Finding Your Own Faith

I remember once in my student days meeting a fellow-student who was wearing a turban and said he was a Sikh. I had never met a Sikh before, but when I started asking questions, his response was, ‘I’m afraid I don’t know much about my religion’. I was too polite to say it, but I thought, ‘What an odd thing to say! How can you have a religion you don’t know much about?’

Of course, we were coming from different definitions of religion. To him, religion was a cultural identity, a heritage he had only partially taken possession of. To me, in my modern Western, individualistic culture, religion meant one’s own personal belief. If I don’t know what I believe, who does? I could say I am the world’s leading expert on my religion! Today, I would define religion in a different way. I see it as a tradition or an institution, very much in the sense in which that Sikh saw it. When talking personally I would be more inclined to use the word ‘faith’.

More and more people today are turning away from organised dogmatic religion and embracing a faith or a worldview which is truly their own. We are seeing the end of the age of dogma and hierarchy. Traditionally, people have believed what their preachers and church leaders have taught them – or, more often than is admitted, pretended to believe it. In past centuries this was backed up by legislation. If you were born in Catholic Europe, you had to be a Catholic. If you were born in a Protestant country, you had to be a Protestant. If you denied the religion of the country you lived in, you were in danger of being burned at the stake. This was just as true of other religions, with varying forms of punishment. In fact, there are still countries where people can be imprisoned or even executed for turning away from the prescribed religion.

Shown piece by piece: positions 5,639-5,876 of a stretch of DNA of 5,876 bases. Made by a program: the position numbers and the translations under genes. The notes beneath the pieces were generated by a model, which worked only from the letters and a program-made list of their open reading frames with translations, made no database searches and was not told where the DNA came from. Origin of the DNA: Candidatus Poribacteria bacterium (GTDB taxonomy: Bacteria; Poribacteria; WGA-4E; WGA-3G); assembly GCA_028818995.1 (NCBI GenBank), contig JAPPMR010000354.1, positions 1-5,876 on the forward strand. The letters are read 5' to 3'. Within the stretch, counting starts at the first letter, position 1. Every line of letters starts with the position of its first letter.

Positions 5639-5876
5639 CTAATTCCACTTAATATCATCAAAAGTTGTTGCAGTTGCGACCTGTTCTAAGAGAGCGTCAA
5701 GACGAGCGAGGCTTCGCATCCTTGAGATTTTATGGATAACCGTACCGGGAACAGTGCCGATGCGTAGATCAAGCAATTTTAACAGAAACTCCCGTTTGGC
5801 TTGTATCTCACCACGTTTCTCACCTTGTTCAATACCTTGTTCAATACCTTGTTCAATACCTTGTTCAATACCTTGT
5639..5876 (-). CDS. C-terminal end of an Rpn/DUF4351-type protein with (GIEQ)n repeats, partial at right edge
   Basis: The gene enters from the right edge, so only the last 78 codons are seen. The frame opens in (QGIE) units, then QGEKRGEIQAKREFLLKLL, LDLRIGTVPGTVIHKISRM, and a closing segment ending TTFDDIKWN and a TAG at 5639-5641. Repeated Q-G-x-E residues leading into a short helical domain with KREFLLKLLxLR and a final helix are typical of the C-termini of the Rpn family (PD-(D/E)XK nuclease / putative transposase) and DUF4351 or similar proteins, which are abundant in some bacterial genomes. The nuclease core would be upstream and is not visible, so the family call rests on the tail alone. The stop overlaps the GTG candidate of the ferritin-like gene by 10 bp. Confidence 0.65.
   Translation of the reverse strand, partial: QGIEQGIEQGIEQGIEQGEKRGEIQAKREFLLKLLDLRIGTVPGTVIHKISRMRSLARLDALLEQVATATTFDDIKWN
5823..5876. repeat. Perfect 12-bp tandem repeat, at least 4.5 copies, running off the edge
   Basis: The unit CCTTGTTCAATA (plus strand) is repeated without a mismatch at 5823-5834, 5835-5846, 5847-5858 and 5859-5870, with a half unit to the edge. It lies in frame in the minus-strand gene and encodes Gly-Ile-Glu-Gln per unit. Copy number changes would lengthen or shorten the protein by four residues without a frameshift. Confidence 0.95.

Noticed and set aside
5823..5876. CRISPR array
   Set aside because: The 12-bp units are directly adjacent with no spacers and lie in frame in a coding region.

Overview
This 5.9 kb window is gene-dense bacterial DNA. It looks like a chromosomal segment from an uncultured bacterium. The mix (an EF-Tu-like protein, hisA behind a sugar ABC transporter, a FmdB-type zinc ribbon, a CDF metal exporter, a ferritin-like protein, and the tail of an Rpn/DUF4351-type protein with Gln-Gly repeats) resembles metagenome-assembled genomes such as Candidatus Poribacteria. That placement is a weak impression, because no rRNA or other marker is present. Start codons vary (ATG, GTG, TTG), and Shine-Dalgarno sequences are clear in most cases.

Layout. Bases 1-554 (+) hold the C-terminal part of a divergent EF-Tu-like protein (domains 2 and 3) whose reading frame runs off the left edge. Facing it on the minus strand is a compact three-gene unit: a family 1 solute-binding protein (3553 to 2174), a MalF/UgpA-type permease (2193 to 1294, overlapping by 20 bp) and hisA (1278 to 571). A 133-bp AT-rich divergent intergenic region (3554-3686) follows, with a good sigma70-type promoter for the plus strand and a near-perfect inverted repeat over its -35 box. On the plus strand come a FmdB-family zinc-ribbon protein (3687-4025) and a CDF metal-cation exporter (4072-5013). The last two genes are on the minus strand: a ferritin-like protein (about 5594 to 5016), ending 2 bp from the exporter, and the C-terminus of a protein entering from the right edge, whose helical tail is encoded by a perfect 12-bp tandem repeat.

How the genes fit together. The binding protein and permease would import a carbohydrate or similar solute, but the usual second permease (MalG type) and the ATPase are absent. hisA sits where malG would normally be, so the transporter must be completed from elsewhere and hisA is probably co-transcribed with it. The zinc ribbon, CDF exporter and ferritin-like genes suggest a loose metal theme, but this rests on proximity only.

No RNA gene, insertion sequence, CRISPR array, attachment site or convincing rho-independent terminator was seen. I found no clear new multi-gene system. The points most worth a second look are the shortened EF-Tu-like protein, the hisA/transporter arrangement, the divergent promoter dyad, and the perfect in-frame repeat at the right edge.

In countries like Britain and the United States today faith is seen as an individual free choice, but even so it is only very recently that blasphemy laws and censorship have ceased to be enforced. And, whether backed up legally or not, there is still pressure to conform to the religion in which we were brought up, or the predominant religion of the community we belong to.

This is changing. More and more people today identify themselves as being of ‘no religion’, or ‘spiritual but not religious’. They are working out their own beliefs about the meaning of life and the universe. Theology may sound a grand word, something religious scholars do in their studies, but in a sense any of us who are trying to break free from what we think we ought to believe and set out on a journey to discover what we really believe are doing theology.

Not everyone takes this journey. Many people let the platitudes of their religion flow over their heads without taking them seriously.  Most at some time or other question the faith they have been taught. They are often too polite to express their doubts openly in case the religious authorities label them as heretics. But all religion is based on human experience, and if your experience makes you feel that something is true, meaningful, and important, your feeling is valid.

As a Christian minister, I have often said that I don’t have the answers to questions about God, life or the universe. The only difference between me and the people in the pews is that I have read more books about the answers other people have suggested, but nobody can guarantee that they have the ‘correct’ answer. We are all just human beings trying to understand our human experience. To do this, we need to practise honesty. Sometimes, too, we need the courage to break away both from what is traditional and from what is fashionable, and dare to say what is really on our hearts.

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